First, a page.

But Mbeki should not shoulder the blame alone for the anointment of his deputy. Zuma himself once rather huffily reminded me that he was in the senior leadership of the ANC long before Mbeki – he was elected deputy secretary-general in 1991, while Mbeki only made the “top six” three years later, in 1994. Zuma has always had powerful backers. These included Nelson Mandela.
The second way Mbeki bequeathed us Zuma is more egregious. Despite Mbeki’s high-mindedness, and despite the fact that there is no evidence of his having been materially corrupt, he wrote the script for how to commandeer state power to fight political battles.
We know this, most of all, from the way he trained the state’s guns on Zuma through Leonard McCarthy and others in the criminal justice system.
Mbeki might have believed this was for the greater good, but if so, this was another fatal miscalculation. His actions not only gave his opponents evidence of his imperial designs, but set the stage for the further degradation of the state.
Mbeki claimed that he stood against Zuma at Polokwane because no one else could. I believe this assessment to be accurate. At that point, Cyril Ramaphosa had not yet reclaimed his insider capital, and Tokyo Sexwale was always going to be an outlier.
Still, this is no excuse for the ex-president’s high-handedness and short-sightedness.
Mbeki must accept significant responsibility for the disaster of the Zuma presidency – in the way he promoted Zuma, first by supporting him and then by opposing him, and in the way he alienated many in the party.
These people became that much-vaunted “coalition of the wounded” against Mbeki. Only two have publicly repented: Zwelinzima Vavi and Julius Malema. And in both cases, this is because they have been ejected from the ANC and its tripartite alliance.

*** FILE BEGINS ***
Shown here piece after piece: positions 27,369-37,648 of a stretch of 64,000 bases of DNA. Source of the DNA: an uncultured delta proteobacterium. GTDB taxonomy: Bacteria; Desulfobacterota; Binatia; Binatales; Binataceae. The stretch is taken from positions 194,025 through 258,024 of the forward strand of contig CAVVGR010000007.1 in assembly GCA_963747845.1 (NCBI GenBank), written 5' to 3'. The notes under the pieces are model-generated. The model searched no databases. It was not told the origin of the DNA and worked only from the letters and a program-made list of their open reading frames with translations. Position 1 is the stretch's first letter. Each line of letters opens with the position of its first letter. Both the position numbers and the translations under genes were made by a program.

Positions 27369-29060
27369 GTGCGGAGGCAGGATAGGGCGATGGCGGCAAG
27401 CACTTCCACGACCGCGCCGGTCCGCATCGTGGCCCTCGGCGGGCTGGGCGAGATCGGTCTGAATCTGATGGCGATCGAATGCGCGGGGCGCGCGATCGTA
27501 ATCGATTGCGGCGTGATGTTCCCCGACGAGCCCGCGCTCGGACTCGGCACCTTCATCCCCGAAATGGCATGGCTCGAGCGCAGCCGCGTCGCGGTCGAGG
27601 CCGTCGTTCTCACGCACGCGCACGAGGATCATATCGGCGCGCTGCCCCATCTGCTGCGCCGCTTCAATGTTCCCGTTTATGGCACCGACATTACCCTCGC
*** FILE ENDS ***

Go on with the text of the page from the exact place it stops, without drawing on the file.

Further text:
The rest remain part of the Zuma power elite, and bear responsibility for its disasters, even if they claim to be working hard to hold things together.
Jeff Radebe and Lindiwe Sisulu oversaw the legal rehabilitation of Zuma and put the Mbeki “spy tapes” illegally into the public domain. Gwede Mantashe, Jesse Duarte and Baleka Mbete were on Zuma’s slate and were fervent lieutenants.
Blade Nzimande and Sdumo Dlamini worked the left for Zuma, and a whole host of other homeboys helped establish KwaZulu-Natal as his personal fiefdom.
Both of the contenders to replace Zuma are also affected by their association with him: Ramaphosa by helping bring him to power and serving beneath him, and Nkosazana Dlamini-Zuma through blood ties.
After Polokwane, I spoke to many of the people above, and in most I detected a shifty two-step: they sang the praises of their new “chief”, even while signalling that they understood his shortcomings and were supporting him primarily as a vehicle to dispatch the loathed Mbeki. “We’ll sort things out afterwards,” one of the above-mentioned people assured me.
Their strategy has failed, miserably, and they must be held to account for this. It is their moral and political obligation, now, to recall the man they put into power, as they once did Mbeki.
Gevisser is an author